The Longest Day

2019-11-11T09:24:40-08:00Categories: brain, dementia, health & medicine|Tags: , , , , |

On the longest day of the year, the Alzheimer’s Association wants you to think. Use your precious and, God-willing, still-intact brain and think. Spend five of those one thousand glorious minutes of summer solstice daylight thinking about the people you know who are dealing with dementia and what the words “longest day” might mean to them. The Alzheimer’s Association is betting you do know someone whose spouse, parent, grandparent, aunt, uncle, friend or neighbor is living with Alzheimer’s disease. Someone who knows the loneliness of caring for a person who once had so much to say and now says nothing at all, all day long. Or maybe she says the same thing over and over again. Or maybe he speaks, but it makes no sense. Maybe she or he is sundowning—there’s a good “longest-day” word—but in the dementia world, sundowning is not so pretty. It means getting agitated and cranky and sometimes even scary right when the rest of the world is getting ready for bed. The longest day. Where my ancestors came from, it was and is a day of celebration. Of joyous gratitude for summer light and warmth. And many of the people who are in the early stage of Alzheimer’s are going to be able to enjoy the longest day of the year just as much, if not more, than the rest of us, because no one is better at living in the moment than people who can’t remember. If you can no longer follow a book or a movie, then why not [...]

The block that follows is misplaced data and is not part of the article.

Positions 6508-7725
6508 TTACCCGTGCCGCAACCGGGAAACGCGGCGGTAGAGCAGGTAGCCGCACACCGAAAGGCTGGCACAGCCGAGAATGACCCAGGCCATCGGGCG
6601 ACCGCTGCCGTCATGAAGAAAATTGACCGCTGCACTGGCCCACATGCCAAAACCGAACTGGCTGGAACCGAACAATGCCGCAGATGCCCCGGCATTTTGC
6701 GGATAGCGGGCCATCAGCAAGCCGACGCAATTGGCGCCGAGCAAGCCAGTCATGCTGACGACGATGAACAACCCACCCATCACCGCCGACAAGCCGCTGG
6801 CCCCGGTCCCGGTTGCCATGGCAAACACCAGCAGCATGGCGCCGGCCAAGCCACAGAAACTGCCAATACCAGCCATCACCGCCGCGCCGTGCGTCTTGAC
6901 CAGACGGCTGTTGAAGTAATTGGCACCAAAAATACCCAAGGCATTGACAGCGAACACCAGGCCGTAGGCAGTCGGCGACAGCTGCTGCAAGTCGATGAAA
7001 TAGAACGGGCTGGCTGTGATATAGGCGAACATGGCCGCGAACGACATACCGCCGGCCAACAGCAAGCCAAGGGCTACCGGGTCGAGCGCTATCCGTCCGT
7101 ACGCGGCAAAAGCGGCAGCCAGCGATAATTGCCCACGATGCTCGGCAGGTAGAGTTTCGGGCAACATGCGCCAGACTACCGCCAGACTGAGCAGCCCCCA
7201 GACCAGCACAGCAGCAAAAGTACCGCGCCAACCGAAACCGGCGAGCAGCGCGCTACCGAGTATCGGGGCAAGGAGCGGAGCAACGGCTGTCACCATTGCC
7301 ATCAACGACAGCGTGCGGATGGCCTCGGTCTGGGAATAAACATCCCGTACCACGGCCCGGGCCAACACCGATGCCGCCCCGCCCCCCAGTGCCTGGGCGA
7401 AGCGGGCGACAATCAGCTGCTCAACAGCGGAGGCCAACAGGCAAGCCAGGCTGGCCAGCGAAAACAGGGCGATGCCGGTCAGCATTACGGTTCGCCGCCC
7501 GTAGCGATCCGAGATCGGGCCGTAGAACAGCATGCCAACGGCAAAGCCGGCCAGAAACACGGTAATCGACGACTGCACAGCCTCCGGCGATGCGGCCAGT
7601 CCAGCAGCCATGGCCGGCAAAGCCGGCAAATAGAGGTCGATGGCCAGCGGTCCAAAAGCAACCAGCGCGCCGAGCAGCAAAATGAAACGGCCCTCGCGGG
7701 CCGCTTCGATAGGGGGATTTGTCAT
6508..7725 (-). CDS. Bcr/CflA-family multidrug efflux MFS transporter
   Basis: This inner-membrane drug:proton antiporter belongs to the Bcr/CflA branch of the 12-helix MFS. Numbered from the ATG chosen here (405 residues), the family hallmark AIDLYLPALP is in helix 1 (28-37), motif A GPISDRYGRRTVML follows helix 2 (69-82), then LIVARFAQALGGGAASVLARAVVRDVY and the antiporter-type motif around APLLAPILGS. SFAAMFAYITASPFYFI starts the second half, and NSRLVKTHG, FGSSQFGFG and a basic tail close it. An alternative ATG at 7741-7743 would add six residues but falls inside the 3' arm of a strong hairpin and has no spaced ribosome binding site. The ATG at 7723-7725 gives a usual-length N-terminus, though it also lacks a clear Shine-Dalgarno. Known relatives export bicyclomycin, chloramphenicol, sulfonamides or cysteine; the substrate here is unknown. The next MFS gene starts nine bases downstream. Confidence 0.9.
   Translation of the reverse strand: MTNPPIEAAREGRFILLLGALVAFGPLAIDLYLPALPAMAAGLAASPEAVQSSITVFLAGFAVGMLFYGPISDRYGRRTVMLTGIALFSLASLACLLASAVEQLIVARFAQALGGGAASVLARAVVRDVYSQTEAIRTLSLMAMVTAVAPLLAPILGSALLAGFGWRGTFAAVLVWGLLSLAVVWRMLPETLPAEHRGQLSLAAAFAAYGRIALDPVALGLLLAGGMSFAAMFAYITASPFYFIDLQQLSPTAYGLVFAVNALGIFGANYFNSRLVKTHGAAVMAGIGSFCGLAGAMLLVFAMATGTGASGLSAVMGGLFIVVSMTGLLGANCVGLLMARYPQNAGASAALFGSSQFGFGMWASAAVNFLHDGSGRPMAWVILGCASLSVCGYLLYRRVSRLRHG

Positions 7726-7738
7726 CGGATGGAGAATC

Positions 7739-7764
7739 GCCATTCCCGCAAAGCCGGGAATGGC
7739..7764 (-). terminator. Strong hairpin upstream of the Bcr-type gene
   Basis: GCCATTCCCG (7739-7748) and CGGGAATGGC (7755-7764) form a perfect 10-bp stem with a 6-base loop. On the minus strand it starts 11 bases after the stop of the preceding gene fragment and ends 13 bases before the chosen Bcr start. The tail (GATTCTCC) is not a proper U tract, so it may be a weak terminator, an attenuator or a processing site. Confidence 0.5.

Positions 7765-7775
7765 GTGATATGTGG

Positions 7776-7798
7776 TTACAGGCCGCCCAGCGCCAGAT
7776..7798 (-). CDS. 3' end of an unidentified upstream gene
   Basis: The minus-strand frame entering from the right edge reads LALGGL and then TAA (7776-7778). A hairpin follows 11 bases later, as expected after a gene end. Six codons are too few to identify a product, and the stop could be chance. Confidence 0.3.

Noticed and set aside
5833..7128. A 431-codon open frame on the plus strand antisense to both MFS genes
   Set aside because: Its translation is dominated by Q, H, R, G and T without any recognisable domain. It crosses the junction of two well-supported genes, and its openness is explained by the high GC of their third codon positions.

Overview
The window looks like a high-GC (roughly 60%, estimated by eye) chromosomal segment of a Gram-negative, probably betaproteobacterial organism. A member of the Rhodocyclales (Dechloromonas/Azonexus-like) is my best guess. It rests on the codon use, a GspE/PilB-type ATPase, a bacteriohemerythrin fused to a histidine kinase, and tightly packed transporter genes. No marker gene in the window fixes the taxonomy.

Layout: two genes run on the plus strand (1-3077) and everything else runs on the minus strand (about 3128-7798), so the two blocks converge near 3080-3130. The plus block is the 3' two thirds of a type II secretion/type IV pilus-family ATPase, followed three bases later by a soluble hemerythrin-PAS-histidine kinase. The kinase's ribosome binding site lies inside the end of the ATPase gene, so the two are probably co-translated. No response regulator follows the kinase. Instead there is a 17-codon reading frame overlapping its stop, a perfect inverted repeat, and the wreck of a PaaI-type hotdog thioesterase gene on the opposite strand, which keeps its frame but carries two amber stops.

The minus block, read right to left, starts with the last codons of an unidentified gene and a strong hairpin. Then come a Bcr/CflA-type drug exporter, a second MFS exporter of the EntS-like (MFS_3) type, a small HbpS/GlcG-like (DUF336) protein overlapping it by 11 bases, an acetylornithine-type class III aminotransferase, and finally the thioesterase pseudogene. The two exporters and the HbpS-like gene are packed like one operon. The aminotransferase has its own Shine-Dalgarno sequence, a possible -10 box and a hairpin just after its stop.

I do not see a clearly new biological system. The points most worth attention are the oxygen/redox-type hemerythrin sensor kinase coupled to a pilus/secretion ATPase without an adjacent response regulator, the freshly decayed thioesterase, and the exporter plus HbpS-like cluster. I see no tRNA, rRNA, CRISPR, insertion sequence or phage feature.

Solstice

2011-12-21T08:58:20-08:00Categories: Uncategorized|Tags: , , |

A ribbon of orange lifts the night-sky curtain: it’s the literal crack of dawn here in Seattle, eight minutes before eight a.m.  Welcome to the week of the winter solstice, when every day tops out at just under eight and a half hours. It’s dark.  Even during our eight hours of daylight, it’s pretty dark: the winter sun is no match for these thick winter clouds.  We were lucky, the first half of December, which local weather expert Cliff Mass says was the driest on record.  But dry or not, this is the season when we can’t take light for granted.  We have to create it ourselves. And so we do: we string lights on our houses.  We drag trees inside, and cover them with lights.  We build fires and light candles.  We go to brightly lit stores and malls.  Sometimes it feels a little manic, this chasing after light.  This denial of the 15 and a half hours of daily darkness that is really what December is about. Darkness feels dangerous. Uncomfortable. Blind.  Who wants it? Who needs it? We do.  Think of how we all started out: it took us nine solid months of darkness before we were ready to open our lungs and breathe, open our eyes and see.  Newborn babies know darkness, not light.  They only learn to fear the dark as they rely on their eyes more and more to tell them where their parents are; where safety and comfort lie. Seeds lie deep underground in the winter, content and dormant.  Their [...]